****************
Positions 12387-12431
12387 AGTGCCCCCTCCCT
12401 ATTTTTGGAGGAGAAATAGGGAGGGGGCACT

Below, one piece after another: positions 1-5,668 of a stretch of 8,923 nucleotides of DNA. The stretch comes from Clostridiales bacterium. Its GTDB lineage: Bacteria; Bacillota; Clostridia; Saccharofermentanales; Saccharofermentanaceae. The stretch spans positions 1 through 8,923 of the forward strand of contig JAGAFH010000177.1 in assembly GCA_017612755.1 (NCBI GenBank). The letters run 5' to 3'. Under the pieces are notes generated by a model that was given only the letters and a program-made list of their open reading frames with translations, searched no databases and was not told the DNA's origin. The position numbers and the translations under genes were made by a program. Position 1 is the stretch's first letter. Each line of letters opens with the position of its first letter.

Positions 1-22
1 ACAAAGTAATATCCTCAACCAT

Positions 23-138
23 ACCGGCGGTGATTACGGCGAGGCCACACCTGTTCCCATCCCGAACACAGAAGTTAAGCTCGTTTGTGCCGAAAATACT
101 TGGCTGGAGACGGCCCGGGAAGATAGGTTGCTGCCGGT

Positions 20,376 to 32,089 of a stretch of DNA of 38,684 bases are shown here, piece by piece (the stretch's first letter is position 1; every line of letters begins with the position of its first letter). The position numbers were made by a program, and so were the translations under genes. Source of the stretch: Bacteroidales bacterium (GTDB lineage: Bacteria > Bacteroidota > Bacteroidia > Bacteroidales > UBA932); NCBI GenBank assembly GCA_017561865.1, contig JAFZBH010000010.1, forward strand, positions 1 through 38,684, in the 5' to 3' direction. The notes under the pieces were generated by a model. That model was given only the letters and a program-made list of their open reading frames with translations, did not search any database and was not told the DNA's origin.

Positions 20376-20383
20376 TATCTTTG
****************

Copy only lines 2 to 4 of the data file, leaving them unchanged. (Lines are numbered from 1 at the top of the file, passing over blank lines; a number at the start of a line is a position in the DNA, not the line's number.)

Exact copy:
12387 AGTGCCCCCTCCCT
12401 ATTTTTGGAGGAGAAATAGGGAGGGGGCACT

Below, one piece after another: positions 1-5,668 of a stretch of 8,923 nucleotides of DNA. The stretch comes from Clostridiales bacterium. Its GTDB lineage: Bacteria; Bacillota; Clostridia; Saccharofermentanales; Saccharofermentanaceae. The stretch spans positions 1 through 8,923 of the forward strand of contig JAGAFH010000177.1 in assembly GCA_017612755.1 (NCBI GenBank). The letters run 5' to 3'. Under the pieces are notes generated by a model that was given only the letters and a program-made list of their open reading frames with translations, searched no databases and was not told the DNA's origin. The position numbers and the translations under genes were made by a program. Position 1 is the stretch's first letter. Each line of letters opens with the position of its first letter.